Daniel Trilling

Books Karolina Sutton, +44 (0)20 7393 4428 Email Karolina Sutton

Lights In The Distance: Exile and Refuge at the Borders of Europe

book | Non-Fiction | 2018
UK & Comm → Macmillan (Ed. Ravi Mirchandani)
US & Canada → Verso (Ed. Andy Hsiao)

If you have the right passport, the right amount of money or the right colour skin, Europe can seem like a land without borders. That states who once fought wars with one another now give their citizens the right to travel, trade and work where they like is part of the story modern Europe likes to tell about itself: the EU's founding myth is that it was created to ensure the horrors of the twentieth century were never repeated; freedom, tolerance, and a respect for human rights are now proclaimed as 'European values'.

But the movement of people is still tightly controlled. While internal borders have come down, in recent years we have seen the growth of a militarised frontier at Europe's edges to keep out the uninvited. In theory, 'Fortress Europe' exists to protect EU citizens from external threats. In reality, the system itself is a threat to the lives of some of the world's most desperate migrants. As the number of people displaced by conflict worldwide rises to its highest level since the Second World War, an unprecedented number of refugees suffer unnecessary hardship, abuse and even death as they try to reach a continent that presents itself as a beacon of human rights.

The political narrative is familiar, but what of the lives of those caught up in the crisis? Building on several years of reporting work for leading publications, in Lights In The Distance Daniel Trilling tells the stories of the people he has encountered, drawing on the relationships he has built up over the course of his work. The result is a profound and important book.


Film Rights


Contact Karolina Sutton for more information

Claire Nozieres manages the translation rights for Lights In The Distance: Exile and Refuge at the Borders of Europe

Audio Rights


The audio rights are handled by Alice Lutyens.

Translation Rights Sold

Marsilio Editori

His brilliantly researched and written Lights in the Distance is, above all, a book of witness... Trilling’s is not at all a hopeful book... But it ends with a set of questions that we all would do well to ask: “Why should anyone have to put up with these conditions? What set of interests does it serve to regulate their movement? And how likely is it that states that treat migrants with such callousness will behave similarly toward their own citizens?”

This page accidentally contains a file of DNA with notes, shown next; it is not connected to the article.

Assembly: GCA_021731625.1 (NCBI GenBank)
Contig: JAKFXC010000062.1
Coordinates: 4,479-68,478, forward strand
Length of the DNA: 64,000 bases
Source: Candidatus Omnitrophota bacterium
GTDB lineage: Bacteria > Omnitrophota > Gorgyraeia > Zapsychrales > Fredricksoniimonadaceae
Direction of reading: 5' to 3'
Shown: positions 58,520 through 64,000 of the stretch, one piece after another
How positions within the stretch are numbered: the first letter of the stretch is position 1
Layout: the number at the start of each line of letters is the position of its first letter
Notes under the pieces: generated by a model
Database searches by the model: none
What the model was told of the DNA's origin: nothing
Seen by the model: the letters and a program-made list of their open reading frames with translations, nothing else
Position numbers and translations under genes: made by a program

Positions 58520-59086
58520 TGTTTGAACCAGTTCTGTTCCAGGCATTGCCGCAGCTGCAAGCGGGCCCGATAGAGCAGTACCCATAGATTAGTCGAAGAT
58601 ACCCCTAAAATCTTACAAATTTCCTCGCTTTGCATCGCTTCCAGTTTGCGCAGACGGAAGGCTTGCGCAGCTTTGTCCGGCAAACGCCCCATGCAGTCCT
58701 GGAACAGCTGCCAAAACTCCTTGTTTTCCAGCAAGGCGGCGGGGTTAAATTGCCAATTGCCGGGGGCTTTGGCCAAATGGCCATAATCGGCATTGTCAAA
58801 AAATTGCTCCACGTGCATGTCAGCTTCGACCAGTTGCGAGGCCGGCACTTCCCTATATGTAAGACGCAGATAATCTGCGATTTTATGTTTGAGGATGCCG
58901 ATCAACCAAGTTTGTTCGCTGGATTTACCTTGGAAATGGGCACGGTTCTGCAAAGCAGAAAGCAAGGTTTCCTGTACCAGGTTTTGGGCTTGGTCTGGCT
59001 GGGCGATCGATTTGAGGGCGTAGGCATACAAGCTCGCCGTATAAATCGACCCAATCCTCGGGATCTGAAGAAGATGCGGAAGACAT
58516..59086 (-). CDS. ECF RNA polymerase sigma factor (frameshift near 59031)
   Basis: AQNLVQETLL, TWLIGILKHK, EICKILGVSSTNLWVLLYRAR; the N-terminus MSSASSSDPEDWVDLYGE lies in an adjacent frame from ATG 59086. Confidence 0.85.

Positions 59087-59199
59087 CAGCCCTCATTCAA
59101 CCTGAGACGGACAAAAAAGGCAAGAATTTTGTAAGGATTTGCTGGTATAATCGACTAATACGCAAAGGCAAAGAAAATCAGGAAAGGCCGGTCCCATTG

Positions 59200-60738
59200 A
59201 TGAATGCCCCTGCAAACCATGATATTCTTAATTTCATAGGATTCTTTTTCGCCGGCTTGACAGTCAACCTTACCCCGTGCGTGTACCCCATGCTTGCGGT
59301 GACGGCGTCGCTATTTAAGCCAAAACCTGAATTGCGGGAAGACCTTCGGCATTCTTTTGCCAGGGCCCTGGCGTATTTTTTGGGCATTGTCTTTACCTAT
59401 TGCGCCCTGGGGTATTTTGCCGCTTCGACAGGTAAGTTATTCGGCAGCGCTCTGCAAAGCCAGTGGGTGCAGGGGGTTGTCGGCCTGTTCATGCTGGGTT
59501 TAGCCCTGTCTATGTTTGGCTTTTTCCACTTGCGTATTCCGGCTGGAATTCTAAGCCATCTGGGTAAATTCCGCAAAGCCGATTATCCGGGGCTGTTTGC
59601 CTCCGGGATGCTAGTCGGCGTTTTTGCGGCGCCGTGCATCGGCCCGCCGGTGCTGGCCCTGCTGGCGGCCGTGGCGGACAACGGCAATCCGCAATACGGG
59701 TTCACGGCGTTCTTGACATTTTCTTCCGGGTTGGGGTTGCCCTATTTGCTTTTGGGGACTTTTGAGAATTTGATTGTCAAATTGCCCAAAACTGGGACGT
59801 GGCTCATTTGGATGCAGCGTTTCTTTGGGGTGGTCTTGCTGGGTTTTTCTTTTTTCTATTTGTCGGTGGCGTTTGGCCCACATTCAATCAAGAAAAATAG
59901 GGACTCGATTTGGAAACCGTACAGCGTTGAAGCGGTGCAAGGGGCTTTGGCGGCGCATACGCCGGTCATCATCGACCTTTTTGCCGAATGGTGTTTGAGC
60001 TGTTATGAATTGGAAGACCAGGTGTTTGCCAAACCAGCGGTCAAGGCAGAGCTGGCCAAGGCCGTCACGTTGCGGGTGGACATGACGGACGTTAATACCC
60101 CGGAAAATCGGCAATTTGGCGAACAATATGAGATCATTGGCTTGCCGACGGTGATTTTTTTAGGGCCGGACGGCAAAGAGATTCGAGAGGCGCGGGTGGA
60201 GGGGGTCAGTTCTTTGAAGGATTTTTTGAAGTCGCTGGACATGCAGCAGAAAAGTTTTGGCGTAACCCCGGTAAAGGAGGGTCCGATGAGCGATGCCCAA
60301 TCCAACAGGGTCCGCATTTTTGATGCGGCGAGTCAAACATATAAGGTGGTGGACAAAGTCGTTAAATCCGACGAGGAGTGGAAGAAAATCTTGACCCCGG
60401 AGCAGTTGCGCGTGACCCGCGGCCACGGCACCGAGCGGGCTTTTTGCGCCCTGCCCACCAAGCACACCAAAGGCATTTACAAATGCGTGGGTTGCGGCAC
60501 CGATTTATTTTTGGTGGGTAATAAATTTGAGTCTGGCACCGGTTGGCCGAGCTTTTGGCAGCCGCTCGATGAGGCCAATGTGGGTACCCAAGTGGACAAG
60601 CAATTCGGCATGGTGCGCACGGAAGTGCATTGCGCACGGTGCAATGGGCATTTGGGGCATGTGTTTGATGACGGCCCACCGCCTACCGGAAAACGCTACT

The Observer

Humane and illuminating, Lights in the Distance is a vital examination of what the new era of border control and deportations really means, what it costs, and who pays the price,

Olivia Laing

A deeply moving and much needed reminder of the human tales which are so often obscured by political rhetoric on migration.

Fatima Manji, Channel 4 News

Combining forensic enquiry with moral passion, Daniel Trilling has emerged as one of our most intrepid and resourceful reporters. In Lights in the Distance, he illuminates the vast human tragedy behind newspaper headlines about refugees, forcing us to confront Europe's legacy of imperialism and nationalism.

Pankaj Mishra

The Windrush scandal that enveloped Britain’s government in recent months has revealed how migration policy is often made and enforced in the dark — but also how empathetic reporting of its most dire consequences can help spur a response. Lights in the Distance certainly reiterates the former message. Its stories, in all their jarring detail, deserve to reinforce the latter as well.

The Financial Times

If knowledge is the foundation of action, then [Trilling] has done us a great service by turning masses and numbers into people whom we like, who we can see are like us.

Rose George, New Statesman

Daniel Trilling’s book … is both a shocking and gentle read: shocking in that it calmly portrays the reality of life for people trying to enter a Europe that largely doesn’t want them … Gentle, because through the careful telling of these people’s stories, they become just that. People, not a mass.

Rose George, New Statesman

A powerful powerful book. In the midst of an escalating crisis, Trilling manages to keep his lens focused tightly on the people who are most intimately affected by the geopolitical catastrophe taking place around them... Their voices, so often unheard, so often wilfully silenced, tell this story better than anyone else can.

The Irish Times

Karolina Sutton
+44 (0)20 7393 4428
Email Karolina Sutton
Translation Rights
Claire Nozieres
+44 (0)20 7393 4425
Email Claire Nozieres